--name staticwebsitecdn \
--sku Standard_Microsoft

And for using this CDN we need to have an endpoint which points to our website. Create the endpoint and set the origin to your storage URL:

az cdn endpoint create \ 
--resource-group staticwebsite-rg \
--name staticwebsitecdnendpoint \
--profile-name staticwebsitecdn \
--origin \

Note that you need to set origin-host-header same as your origin which is your storage static website otherwise Azure CDN returns a 400 response.

Now you should be able to access your website through CDN. However, CDN endpoint needs to cache your website content in different regions and this might take some time. You'll get a 404 response If you visit CDN URL immediately after you've created the endpoint so wait until propagation is finished.

For getting the CDN endpoint URL use the following command:

az cdn endpoint show \ 
--resource-group staticwebsite-rg \
--profile-name staticwebsitecdn \
--name staticwebsitecdnendpoint

host name is your CDN endpoint URL.

2.2 - Add a custom domain to your CDN

Before you add your custom domain to your CDN, Azure needs to know that you own the domain. To do that you need to create a canonical name (CNAME) record with your domain provider to point to your CDN endpoint. When you try to map a custom domain to your CDN, Azure will query your domain and verifies there is a CNAME record which points to the current CDN endpoint you are trying to add a custom domain to.

This approach works great if you want to add a custom subdomain like or but you won't be able to add CNAME for your apex zone or root domain (

Adding a CNAME record to the apex zone will create a broken zone and cause DNS resolution failure. You cannot also use A or AAAA DNS entries since they only accept IP addresses and Azure cannot use IP for verifying your domain ownership.

To resolve this issue, Azure has suggested adding a temporary subdomain (cdnverify) which you can use for mapping root domains to Azure CDN. In this scenario when you map your custom root domain to the CDN, Azure will query and if that entry exists and it points to the current endpoint, then it'll add the custom domain.

So the first step is to decide if you want to use a subdomain or root domain for your website. If you want to use a subdomain, simply add it to your domain registrar DNS and resolve it to your CDN endpoint URL. I've used the following entry for my blog subdomain:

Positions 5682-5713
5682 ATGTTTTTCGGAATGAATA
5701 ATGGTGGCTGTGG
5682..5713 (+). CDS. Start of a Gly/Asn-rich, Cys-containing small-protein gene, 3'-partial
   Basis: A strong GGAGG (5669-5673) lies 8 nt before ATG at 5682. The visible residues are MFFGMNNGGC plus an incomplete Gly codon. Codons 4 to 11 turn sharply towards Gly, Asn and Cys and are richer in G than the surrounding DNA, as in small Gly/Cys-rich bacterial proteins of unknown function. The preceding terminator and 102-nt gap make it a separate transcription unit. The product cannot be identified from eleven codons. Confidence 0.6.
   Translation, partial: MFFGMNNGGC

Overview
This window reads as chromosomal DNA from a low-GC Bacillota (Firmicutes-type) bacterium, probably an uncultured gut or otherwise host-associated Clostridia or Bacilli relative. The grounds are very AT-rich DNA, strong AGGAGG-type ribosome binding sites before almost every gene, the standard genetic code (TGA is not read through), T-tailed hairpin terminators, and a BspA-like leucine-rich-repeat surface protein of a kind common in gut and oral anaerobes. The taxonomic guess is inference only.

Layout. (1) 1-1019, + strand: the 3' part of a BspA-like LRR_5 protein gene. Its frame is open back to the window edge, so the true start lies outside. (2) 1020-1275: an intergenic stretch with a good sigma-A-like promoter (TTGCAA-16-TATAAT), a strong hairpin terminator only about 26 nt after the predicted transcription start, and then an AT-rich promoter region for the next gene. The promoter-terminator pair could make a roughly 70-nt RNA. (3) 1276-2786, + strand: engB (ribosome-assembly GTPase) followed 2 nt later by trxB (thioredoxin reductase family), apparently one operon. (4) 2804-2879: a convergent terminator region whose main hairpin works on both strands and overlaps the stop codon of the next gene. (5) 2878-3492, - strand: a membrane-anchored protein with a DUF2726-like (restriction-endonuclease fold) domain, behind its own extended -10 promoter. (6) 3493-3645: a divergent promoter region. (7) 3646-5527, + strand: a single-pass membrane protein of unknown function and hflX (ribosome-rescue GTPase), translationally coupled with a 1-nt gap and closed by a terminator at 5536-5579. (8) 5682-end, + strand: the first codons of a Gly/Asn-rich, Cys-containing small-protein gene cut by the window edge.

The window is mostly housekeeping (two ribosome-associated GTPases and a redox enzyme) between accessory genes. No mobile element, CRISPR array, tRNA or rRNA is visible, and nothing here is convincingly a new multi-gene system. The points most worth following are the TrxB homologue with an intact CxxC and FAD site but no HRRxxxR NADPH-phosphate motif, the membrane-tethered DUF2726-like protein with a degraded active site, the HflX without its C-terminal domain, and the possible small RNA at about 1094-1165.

And if you want to use your root domain add to your DNS list. I've used the following entry to map my root domain:


Note that the URL these records are pointing to is the CDN endpoint, not your table storage.

It might take a while to propagate your DNS to name servers. You can check if your DNS has been propagated using whatsmydns website or nslookup command:


Next you need to add a custom domain to your CDN by running the following command:

az cdn custom-domain create \ 
--resource-group staticwebsite-rg \
--endpoint-name staticwebsitecdnendpoint \
--profile-name staticwebsitecdn \
--name blog \

Once completed, after a few seconds you should be able to navigate to your website using your custom domain.

2.3 - Enable HTTPS for subdomains

Using HTTPS guarantees that data transfer between the client and server (CDN) is encrypted and secure. There are two approaches for enabling HTTPS on your custom domain: CDN managed certificate and using your own certificate.

If you let CDN manage the certificate for you, Azure takes care of everything including provisioning a new certificate for you from one of the Certificate Authorities (CA). However, this approach only works for non-root domains. So only if your custom domain is a subdomain of your website you can use this approach.

For enabling HTTPS for your custom subdomain run the following command:

az cdn custom-domain enable-https \ 
--endpoint-name staticwebsitecdnendpoint \
--name blog \
--profile-name staticwebsitecdn \
--resource-group staticwebsite-rg

Note if you get InvalidResource - The resource format is invalid. error after running the above command, that's because of a bug in older Azure CLI versions and you need to update your Azure CLI.

In this approach, Azure validates your domain using the same CNAME you've entered before. If it couldn't find the CNAME it'll send an email to one of your domains admin email addresses and you'll need to confirm domain ownership by verifying that email. Once the domain ownership is verified, it provisions a certificate for you and also renews that once the certificate is going to expire. This process may take up to a few hours. You can see the progress by navigating to your CDN endpoint custom domain in Azure portal.

CND managed certificate steps

Once all the steps in you Azure portal got the green tick, your custom subdomain should be protected by TLS. In the next step, we'll see how to enable HTTPS for the root domains.

2.4 - Enable HTTPS for root domains